Mario Kart: Super Circuit Review

Mario Kart: Super Circuit

Though every Nintendo console and handheld since the SNES has had its own iteration of Mario Kart, the Game Boy Advance’s Mario Kart: Super Circuit is the only entry that plays like a direct sequel to the SNES’ Super Mario Kart. If you’re a fan of the original, then Super Circuit may be worth a revisit. Just know that it hasn’t aged quite as well as Super Mario Kart, and its transition to the Wii U Virtual Console has removed some key features.

Super Circuit retains the play style of Super Mario Kart, where courses are mostly flat and straightforward when compared to the other sequels in the series (though they retain the fun Mario themes). Much like the original game, it feels more like the tracks are moving instead of the character, which can take some getting used to, especially when one realizes the turns are much sharper and the vehicles more slippery than in Super Mario Kart. It doesn’t feel as immediately fun as the SNES game, but for those with the patience for it, Super Circuit ends up being a similarly entertaining experience.

There’s also a good sense of balance with computer AI and the items. Playing on 150cc will still prove incredibly difficult, but playing on lesser difficulties make things feel more fair and less random than in some entries of the series. The items consist of all the basics like bananas and shells, and lack the more overpowered weapons of later Mario Karts.

Mario Kart: Super CircuitThe character selection is identical to that of Mario Kart 64: Mario, Luigi, Peach, Yoshi, Bowser, Toad, Donkey Kong and Wario are all playable, with no secret or surprise characters making the roster. Even back in 2001 when the game was first released on GBA there was no shortage of Mario characters to work with, so the recycled selection is a minor bummer.

The visuals are the aspect of the game that have been most affected by age. Though the game is colorful and the game’s merging of Super Mario Kart and Mario Kart 64’s art styles is interesting, it looks neither as lively as the former or even as visually pleasing as the latter (normally you’d expect an early 3D game like MK64 to have aged worse visually than a 2D game like Super Circuit, but somehow the exact opposite is true). The game’s Virtual Console release is also better suited for off-TV play on the Gamepad, since playing on the TV stretches the visuals and exposes its datedness all the more. Some of Super Circuit’s rotation effects might even prove bothersome to those with sensitive eyes.

The single biggest drawback to the Virtual Console release, however, is that it no longer has a multiplayer option. That’s right, it’s Mario Kart without multiplayer now. If you can track down an original GBA copy of the game and a couple of link cables, you can still have some multiplayer fun. But without a means to replicate the link cables, or a split-screen option to make up for it, the Virtual Console version of the game lacks the series’ defining feature.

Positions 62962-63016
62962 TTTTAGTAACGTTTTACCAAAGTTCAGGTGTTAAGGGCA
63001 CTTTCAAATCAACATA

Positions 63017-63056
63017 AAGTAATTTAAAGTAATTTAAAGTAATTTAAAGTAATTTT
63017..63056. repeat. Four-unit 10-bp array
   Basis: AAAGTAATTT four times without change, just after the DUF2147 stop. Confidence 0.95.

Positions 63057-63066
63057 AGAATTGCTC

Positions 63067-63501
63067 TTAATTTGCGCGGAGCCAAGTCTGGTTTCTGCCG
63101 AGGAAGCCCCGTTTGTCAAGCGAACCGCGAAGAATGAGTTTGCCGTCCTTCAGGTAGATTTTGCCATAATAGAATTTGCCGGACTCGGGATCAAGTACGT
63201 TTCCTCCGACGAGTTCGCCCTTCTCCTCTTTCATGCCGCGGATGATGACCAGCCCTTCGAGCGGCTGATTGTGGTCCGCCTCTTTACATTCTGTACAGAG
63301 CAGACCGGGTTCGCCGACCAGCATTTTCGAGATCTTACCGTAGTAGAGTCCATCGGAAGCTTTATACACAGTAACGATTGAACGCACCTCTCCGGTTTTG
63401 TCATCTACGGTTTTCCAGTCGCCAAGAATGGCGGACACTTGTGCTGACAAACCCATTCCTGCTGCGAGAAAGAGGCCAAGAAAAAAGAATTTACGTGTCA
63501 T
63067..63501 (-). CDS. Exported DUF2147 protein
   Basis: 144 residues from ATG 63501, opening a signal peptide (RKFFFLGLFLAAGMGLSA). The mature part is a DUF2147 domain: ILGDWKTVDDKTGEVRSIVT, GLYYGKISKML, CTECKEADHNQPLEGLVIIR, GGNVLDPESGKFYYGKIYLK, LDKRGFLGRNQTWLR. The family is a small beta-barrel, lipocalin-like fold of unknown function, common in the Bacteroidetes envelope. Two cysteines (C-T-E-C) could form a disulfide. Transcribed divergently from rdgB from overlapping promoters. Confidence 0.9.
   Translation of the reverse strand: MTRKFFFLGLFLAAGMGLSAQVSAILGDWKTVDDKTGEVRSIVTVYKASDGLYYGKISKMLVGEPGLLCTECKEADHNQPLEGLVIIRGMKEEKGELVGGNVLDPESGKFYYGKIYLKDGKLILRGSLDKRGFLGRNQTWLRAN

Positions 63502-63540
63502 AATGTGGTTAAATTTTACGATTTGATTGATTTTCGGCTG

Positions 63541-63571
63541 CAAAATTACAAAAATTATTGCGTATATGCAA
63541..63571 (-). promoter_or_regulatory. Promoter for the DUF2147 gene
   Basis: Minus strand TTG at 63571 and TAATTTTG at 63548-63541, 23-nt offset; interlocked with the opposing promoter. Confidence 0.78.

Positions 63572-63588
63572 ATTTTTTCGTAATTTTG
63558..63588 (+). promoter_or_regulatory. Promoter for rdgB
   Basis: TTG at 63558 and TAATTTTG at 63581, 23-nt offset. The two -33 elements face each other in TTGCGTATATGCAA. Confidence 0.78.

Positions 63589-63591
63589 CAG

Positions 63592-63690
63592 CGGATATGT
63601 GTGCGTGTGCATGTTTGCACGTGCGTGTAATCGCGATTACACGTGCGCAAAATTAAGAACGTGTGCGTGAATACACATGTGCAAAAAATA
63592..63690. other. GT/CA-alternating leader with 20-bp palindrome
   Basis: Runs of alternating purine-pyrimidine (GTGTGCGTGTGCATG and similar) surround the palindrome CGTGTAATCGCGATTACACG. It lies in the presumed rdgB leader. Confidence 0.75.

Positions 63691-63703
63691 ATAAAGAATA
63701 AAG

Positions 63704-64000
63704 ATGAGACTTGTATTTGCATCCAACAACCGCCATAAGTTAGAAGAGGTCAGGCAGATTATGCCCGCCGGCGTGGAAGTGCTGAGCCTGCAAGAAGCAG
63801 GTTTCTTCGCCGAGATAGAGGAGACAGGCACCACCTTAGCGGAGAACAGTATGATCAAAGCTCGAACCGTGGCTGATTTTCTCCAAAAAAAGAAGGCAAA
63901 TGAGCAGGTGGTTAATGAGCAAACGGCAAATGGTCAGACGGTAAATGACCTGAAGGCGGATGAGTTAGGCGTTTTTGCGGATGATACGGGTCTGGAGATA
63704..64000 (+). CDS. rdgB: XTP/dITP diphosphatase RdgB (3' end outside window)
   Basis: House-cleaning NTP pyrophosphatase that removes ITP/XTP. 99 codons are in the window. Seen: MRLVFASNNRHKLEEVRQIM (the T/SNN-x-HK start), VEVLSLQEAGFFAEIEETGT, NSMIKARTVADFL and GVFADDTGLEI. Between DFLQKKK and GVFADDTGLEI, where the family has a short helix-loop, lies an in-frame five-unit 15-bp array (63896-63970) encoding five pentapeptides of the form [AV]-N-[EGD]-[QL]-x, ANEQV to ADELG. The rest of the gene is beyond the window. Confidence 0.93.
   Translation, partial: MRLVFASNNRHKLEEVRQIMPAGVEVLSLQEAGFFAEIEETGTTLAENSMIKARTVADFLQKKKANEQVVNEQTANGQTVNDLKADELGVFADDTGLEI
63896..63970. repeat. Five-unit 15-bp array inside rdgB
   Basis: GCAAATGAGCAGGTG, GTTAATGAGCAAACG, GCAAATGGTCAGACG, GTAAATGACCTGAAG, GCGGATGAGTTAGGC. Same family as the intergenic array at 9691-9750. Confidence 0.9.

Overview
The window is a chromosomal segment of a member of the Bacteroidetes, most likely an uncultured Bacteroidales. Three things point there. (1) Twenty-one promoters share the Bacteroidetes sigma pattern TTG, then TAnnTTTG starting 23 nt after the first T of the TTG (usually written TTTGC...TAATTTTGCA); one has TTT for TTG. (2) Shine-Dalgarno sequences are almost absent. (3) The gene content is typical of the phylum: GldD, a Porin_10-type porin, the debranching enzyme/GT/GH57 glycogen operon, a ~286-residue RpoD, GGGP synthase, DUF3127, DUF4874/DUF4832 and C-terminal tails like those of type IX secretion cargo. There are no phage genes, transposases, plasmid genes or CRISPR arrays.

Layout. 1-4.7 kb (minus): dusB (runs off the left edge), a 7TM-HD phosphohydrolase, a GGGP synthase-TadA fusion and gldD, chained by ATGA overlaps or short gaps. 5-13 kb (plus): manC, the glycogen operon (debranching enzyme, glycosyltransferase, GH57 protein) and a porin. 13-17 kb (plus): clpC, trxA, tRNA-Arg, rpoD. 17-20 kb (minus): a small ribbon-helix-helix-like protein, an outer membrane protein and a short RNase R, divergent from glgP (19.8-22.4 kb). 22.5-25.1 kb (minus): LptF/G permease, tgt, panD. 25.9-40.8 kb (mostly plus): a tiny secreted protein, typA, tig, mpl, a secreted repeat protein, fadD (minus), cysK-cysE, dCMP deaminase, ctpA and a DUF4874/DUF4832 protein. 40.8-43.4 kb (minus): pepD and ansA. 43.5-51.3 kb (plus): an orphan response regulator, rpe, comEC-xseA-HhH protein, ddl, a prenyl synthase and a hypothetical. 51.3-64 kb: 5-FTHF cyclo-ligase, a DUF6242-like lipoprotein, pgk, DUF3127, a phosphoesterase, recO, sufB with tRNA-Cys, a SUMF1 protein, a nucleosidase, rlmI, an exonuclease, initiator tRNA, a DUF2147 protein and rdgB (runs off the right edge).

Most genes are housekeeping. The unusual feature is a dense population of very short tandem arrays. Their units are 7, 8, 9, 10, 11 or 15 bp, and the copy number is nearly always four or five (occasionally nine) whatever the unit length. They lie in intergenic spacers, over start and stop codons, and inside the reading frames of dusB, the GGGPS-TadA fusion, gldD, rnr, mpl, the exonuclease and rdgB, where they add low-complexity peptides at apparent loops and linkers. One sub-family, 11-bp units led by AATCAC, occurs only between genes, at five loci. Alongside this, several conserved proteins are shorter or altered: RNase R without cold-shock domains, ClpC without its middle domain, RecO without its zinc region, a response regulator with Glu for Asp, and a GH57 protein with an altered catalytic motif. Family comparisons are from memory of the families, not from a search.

Still, there’s fun to be had with the core gameplay. And additional single player modes like Time Trial and Quick Run (a more customizable VS. mode) ensure that there’s more to do than the Grand Prix mode. You can even unlock all twenty tracks from Super Mario Kart on top of the twenty tracks introduced here, giving Super Circuit more courses than any entry in the series up until Mario Kart 8 introduced DLC into the mix. So despite the limitations, there’s still plenty to do for solo players.

If you cherish the gameplay of the original Super Mario Kart, then Super Circuit is still worth a spin, though preferably in its original GBA incarnation. For those who feel the series has improved for deviating from the SNES game’s blueprints, you may want to hit the brakes before downloading Super Circuit.

 

6.5

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3 thoughts on “Mario Kart: Super Circuit Review

  1. Red Metal

    While Mario Kart 64 was a very early 3D game, and therefore its visuals seem outdated, the only thing two-dimensional were the sprites, so the developers knew what it wanted to be. Meanwhile, Super Mario Kart is fully 2D and was released on what many consider the best 2D console of all time, so it still looks fine even if the gameplay it’s portraying is decidedly 3D. I think the visuals in Super Circuit haven’t held up so well because it’s a 2D game that desperately tries to replicate 3D. What I feel sticks out more than anything is when a game doesn’t know what it wants to be.

    At any rate, Super Circuit always struck me as one of the weaker Mario Kart installments. I think it was meant to show off the graphical capabilities of the Game Boy Advance, but it hasn’t aged well as far as both visuals and gameplay are concerned. This game was okay when it was released because at that point, there were only three games in the series (including itself), but it didn’t take long for it to become obsolete. It also doesn’t help that there really weren’t many memorable tracks compared to both later and earlier games.

    Liked by 1 person

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    1. themancalledscott Post author

      I definitely agree. I always found Super Circuit to be the weakest Mario Kart, and I stand by that (though I still gave it a good rating because Mario Kart gameplay is always solid). The visuals just clash too much with their indecisiveness.

      Liked by 1 person

      Reply
  2. Matt

    Yeah, it is the weakest entry of the Mario Kart series, but – as you have mentioned – it is nice to those who want an experience that is close to what Super Mario Kart offered.

    Liked by 1 person

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